The Day I Realized I Would Never Find Weapons of Mass Destruction in Iraq
J.D. Maddox in Baghdad in 2003.Credit...via J.D. Maddox
By J.D. Maddox
- Jan. 29, 2020
I rolled west from Baghdad in a convoy of soft-side Humvees. It was a morning in late June 2003, and I had traded a bottle of whiskey for the use of an American military police detachment as protection for a daylong mission to Abu Ghraib prison. As an intelligence officer for the Department of Energy assigned to the Iraq Survey Group — the American-led team searching for weapons of mass destruction in Iraq — I was scheduled to interview an Iraqi prisoner who had been captured weeks before, on suspicion of transporting stolen nuclear material. I couldn’t know it that morning, but the interview would entirely change my perspective on America’s involvement in Iraq, and set me on a decades-long course of struggling with the false narratives used to persuade us to march into that conflict and other ones.
I gripped my pistol tightly as we moved along in the doorless vehicles, occasionally pointing it in the direction of anything that came near the convoy. I had borrowed the weapon — no more than a party favor in that bacchanal of R.P.G.s and gold-plated Kalashnikovs — from a fellow intelligence officer, who asked me to return it with all of its bullets.
As we approached the outskirts of the prison, the road narrowed, and we drove through a frenetic marketplace. During Saddam Hussein’s long rule, families of Abu Ghraib prisoners had made the area their home, and many stayed there after Hussein had released his prisoners in the lead-up to the war. As our oversize vehicles stalled traffic and disrupted local business, men cursed us and spat on the ground. A butcher stared me in the eyes and hacked deeply into a hanging goat carcass. Children came within an arm’s length, demanding handouts and laughing mockingly.
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Finding the entryway to the prison was a relief — until an American service member explained that a convoy had been struck just outside the facility by a roadside bomb the day before, severing one soldier’s spine. A young guard manning an M60 machine gun waved us in while keeping his weapon aimed in our direction. I hardly felt safer than I did outside — the place was under a constant threat of attack.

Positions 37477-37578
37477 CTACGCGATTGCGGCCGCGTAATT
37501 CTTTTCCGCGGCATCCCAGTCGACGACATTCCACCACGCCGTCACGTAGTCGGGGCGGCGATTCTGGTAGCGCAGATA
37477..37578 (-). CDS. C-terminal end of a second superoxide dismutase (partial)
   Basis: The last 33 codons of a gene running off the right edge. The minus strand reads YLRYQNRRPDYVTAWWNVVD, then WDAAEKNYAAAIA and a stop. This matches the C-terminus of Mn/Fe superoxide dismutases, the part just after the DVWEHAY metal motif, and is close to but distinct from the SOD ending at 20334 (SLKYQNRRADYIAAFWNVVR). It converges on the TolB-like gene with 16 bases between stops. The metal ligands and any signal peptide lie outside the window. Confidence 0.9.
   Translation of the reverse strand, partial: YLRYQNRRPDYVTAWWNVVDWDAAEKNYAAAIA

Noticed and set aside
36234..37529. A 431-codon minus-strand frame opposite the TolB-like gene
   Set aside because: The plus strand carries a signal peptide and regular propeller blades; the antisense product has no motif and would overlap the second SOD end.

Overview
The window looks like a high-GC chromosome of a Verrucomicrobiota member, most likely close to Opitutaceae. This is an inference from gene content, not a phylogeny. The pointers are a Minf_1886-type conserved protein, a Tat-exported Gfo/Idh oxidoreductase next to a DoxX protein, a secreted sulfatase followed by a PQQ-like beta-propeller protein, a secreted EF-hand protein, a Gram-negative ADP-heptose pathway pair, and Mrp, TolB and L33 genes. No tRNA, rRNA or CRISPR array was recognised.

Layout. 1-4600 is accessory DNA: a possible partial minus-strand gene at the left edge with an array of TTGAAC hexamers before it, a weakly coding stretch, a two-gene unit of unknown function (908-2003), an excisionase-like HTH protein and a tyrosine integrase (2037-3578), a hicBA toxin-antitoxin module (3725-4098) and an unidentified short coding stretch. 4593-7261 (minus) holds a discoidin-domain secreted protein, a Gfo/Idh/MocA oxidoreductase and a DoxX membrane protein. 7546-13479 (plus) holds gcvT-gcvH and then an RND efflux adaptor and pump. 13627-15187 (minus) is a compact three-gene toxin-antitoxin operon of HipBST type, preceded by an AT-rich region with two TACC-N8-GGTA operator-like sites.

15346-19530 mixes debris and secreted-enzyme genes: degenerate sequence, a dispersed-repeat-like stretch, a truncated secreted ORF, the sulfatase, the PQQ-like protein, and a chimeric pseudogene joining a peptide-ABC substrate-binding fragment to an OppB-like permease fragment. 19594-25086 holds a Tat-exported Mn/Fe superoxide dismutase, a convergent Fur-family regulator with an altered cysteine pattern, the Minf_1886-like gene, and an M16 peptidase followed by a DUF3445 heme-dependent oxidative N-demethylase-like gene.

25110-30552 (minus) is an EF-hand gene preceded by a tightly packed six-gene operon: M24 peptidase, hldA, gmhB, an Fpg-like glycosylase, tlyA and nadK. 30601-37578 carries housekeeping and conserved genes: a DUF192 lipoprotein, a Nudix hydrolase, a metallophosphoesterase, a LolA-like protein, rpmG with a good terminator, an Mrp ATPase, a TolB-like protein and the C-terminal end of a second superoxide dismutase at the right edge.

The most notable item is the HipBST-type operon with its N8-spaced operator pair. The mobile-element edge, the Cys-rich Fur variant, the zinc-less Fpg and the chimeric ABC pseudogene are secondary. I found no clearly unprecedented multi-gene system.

There was a sense of anxiety in every facility I visited in Iraq, but the American soldiers at Abu Ghraib had an unusual look of dread and contempt in their eyes. The place felt completely detached from the headquarters I’d been dealing with in Baghdad, and I could tell their isolation was affecting them. At the time I knew nothing about the horrific human-rights abuses that took place behind those prison walls and would be revealed to the world 10 months later, but I could sense that everyone I encountered was on edge.
This was my first deployment to a “shooting war.” I had previously served in the Army, but by the time of the Sept. 11, 2001, attacks, I had left the military to go into nuclear-counterterrorism operations for the Department of Energy. I had privately questioned the motive for going into Iraq, suspicious of the way the administration had shifted its justification over time, but I still chose to go. Secretary of State Colin Powell’s now-notorious United Nations speech on Feb. 5, 2003 — when he argued that Saddam Hussein’s regime had developed weapons of mass destruction and posed an imminent threat — assuaged any reservations I might have had. “Every statement I make today is backed up by sources, solid sources,” he said. “These are not assertions. What we’re giving you are facts and conclusions based on solid intelligence.” There was no more trustworthy spokesman, I thought at the time.
A few months later, I deployed to Qatar and then to Iraq. The Iraq Survey Group would scour the countryside, excavating purported W.M.D. sites and interrogating dumbfounded Iraqi military officers. There was a core group of true believers who led the effort and controlled every meeting. The rest of us followed their lead, unsure what to expect. After just a short time with the group, I had little belief that we would find any nuclear weapons. During late-night rants, my fellow intelligence officers debunked the stories that the Iraqi government had access to African uranium, had developed special centrifuges or was driving biological-warfare trailers around the country. But nobody said anything during work hours. That argument had already been made and lost in Washington.
Instead, I eventually focused my work on counterterrorism questions. I felt that I could best carry out my duty and contribute something useful by following up on more realistic threats. A terrorist named Abu Musab Al-Zarqawi, then presumed to be affiliated with Al Qaeda, was reportedly active in the region and had supposedly shown interest in nuclear weapons. I wanted to know everything I could about his operations, and I thought the man arrested for transporting illicit nuclear material could potentially provide a link to al-Zarqawi’s network.
At Abu Ghraib, I interviewed my subject in an outdoor holding pen under a tent in a large courtyard. A double line of concertina wire separated me from what seemed like hundreds of prisoners. A few of them threw rocks that landed at my feet as I made my way to the tent. The intense heat of the sun soaked right through the canvas roof, my desert camouflage uniform and my body armor, and it felt like it was boiling my blood. A guard brought my subject. I offered him a cold bottle of water. He cried.